#55 – Jordan Watson – RFR – 6’4 / 303 – Fayetteville, GA
#57 – Zach Myers – RFR – 6’3 / 277 – Miamisburg, OH
#58 – Shaquille Love – SO – 6’4 / 313 – Harriman, TN
#70 – Jordan Swindle – SO – 6’7 / 290 – St. John’s, FL
#72 – Jon Toth – RFR – 6’5 / 283 – Indianapolis, IN
#75 – Zach West – SO – 6’4 / 308 – Lexington, KY
#76 – Teven Eatmon-Nared – JR – 6’7 / 330 – Bucyrus, OH
#77 – Darrian Miller – JR – 6’ / 284 – Lexington, KY
#79 – Kevin Mitchell – SR – 6’6 / 289 – Winston, GA
#62 – Tyler Davenport – JR – 6’5 / 296 – Hodgenville, KY
#63 – Bill Davis – SO – 6’2 / 320 – Lexington, KY
#64 – Max Godby – JR – 6’4 / 280 – Louisville, KY
#71 – John Gruenschlaeger – SO – 6’11 / 350 – Ft. Thomas, KY
#74 – Cole Mosier – FR – 6’6 / 330 – Walton, KY
#68 – Nick Haynes – FR – 6’3 / 305 – Niceville, FL
#69 – Ramsey Meyers– FR – 6’4 / 290 – Orange Park, FL
#73 – Kyle Meadows – FR – 6’5 / 270 – West Chester, OH
WHO TO WATCH FOR
The offensive line never gets their due. While most fans are drooling over Bud Dupree and Za’Darius Smith (understandably), Left Tackle Darrian Miller might actually be the best professional prospect on the entire roster. It’s easy to forget that Miller was a top-20 offensive tackle as a high school player and picked Kentucky over Alabama and Tennessee because he was right under our nose the whole time. Had Miller been from Florida or Georgia, he would have been the marquee name on the 2011 signing class. After performing well as the team’s top reserve during his true freshman season, Miller laid an early claim to the starting job at left tackle prior to the 2012 season and no one else came close to taking it away from him. At 6’5, he has ideal height and length for a lineman protecting the QB’s blindside, and at 284 pounds, he’s lean and athletic enough to stay with the SEC’s top pass rushers. He’ll need to add a little more muscle to his frame, but with tight-end athleticism, raw strength will probably never be Miller’s forte. The transition to a pass-happy offense should highlight Miller’s abilities and allow him to emerge as one of the nation’s premier pass blockers. Don’t be surprised if 2013 is his last season in Lexington.
It’s funny how similar the situations are for Zach West and Darrian Miller. Also a member of the 2011 signing class, West was a top-20 lineman nationally and is also from Lexington. That’s about where it ends though. West is no where near the natural athlete that Miller is, but he more than makes up for it in superior size, strength, and a brilliant understanding of the game. As physically imposing as West is, what truly sets him apart is his ability to think. He can anticipate the moves of more athletic players and uses great technique for his position. In fact, West is so versatile and intelligent that the staff is cross-training him to play guard (where he started as a redshirt-freshman last season) and center. It is very possible that West will eventually be a four-year starter for Kentucky, but he’ll have to hold off the competition to start again this season. While Eatmon-Nared has clearly stepped up his game and I challenging West for his position at Left Guard, don’t be surprised if West is simply slid over to start at Center in the event he eventually loses the job to Eatmon-Nared. There’s even an outside chance West could get a try at the right tackle position. West is simply too talented and dependable to put on the sideline, so you can bet that the staff will find a way to get him on the field.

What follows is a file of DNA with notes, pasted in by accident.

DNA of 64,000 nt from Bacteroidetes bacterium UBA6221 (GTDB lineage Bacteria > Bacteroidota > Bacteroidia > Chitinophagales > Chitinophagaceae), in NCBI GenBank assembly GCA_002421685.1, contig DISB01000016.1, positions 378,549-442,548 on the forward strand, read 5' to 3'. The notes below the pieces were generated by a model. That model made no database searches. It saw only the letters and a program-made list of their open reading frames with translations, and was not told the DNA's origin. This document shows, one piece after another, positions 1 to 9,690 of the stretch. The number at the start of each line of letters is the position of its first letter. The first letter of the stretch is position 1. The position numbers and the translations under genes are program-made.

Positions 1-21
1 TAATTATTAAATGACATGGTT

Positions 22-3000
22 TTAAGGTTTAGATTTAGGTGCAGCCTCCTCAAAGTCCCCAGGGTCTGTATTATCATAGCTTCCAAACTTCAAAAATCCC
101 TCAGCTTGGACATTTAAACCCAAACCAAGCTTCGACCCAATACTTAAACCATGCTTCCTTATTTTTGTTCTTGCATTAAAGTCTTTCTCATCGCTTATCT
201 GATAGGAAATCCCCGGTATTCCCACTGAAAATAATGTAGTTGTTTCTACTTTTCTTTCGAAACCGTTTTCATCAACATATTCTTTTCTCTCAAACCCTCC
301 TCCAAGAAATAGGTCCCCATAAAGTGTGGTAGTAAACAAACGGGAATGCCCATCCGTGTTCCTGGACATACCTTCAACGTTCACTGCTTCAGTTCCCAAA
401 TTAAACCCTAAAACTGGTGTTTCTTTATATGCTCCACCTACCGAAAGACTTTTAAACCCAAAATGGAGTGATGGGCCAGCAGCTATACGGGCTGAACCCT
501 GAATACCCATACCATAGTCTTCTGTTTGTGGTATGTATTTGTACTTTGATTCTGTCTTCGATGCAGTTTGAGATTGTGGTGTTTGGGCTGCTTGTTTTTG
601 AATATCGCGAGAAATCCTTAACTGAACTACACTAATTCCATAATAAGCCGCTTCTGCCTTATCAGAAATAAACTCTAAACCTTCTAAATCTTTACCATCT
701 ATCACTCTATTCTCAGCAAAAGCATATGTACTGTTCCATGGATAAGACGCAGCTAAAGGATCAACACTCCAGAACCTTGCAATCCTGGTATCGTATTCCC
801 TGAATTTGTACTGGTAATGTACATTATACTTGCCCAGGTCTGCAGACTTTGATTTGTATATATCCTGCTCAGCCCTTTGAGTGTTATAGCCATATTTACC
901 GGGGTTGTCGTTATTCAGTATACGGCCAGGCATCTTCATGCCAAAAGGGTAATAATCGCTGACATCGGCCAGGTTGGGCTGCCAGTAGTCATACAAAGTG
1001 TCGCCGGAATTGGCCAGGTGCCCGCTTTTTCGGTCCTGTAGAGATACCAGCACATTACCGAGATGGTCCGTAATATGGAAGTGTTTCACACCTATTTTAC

While he wasn’t the most highly rated player in Kentucky’s 2012 signing class, Swindle came in and impressed enough during camp to become the team’s top reserve tackle as a true freshman last year. A combination of his size and abilities mixed with a lack of depth at tackle provided and opportunity for him and Swindle was able to capitalize and actually played well in the 11 games he participated in. Swindle is currently atop the depth chart at Right Tackle, allowing incumbent starter Kevin Mitchell to move back inside to guard. Swindle was being developed as a left tackle (behind Miller) by the previous staff and moving him to the right side serves several purposes. First, it facilitated Mitchell’s move inside. Second, it puts another pass-blocking specialist on the line in a pass-heavy offense. Third, it gives Swindle additional experience now in the event that Miller does turn pro at the conclusion of the season. And don’t let Swindle’s size fool you either. He’s exceptionally athletic for a man standing at 6’7 and weighing in at nearly 300 pounds. This athleticism and a brilliant mind for the game would normally be much more befitting to the left side though… and this is where the change in scheme comes in. Kentucky’s offense really needs two tackles that would traditionally be blind-side blockers because of the number of passes thrown. Having Swindle’s size and length to balance Miller’s should help buy the passer a little more time in the pocket.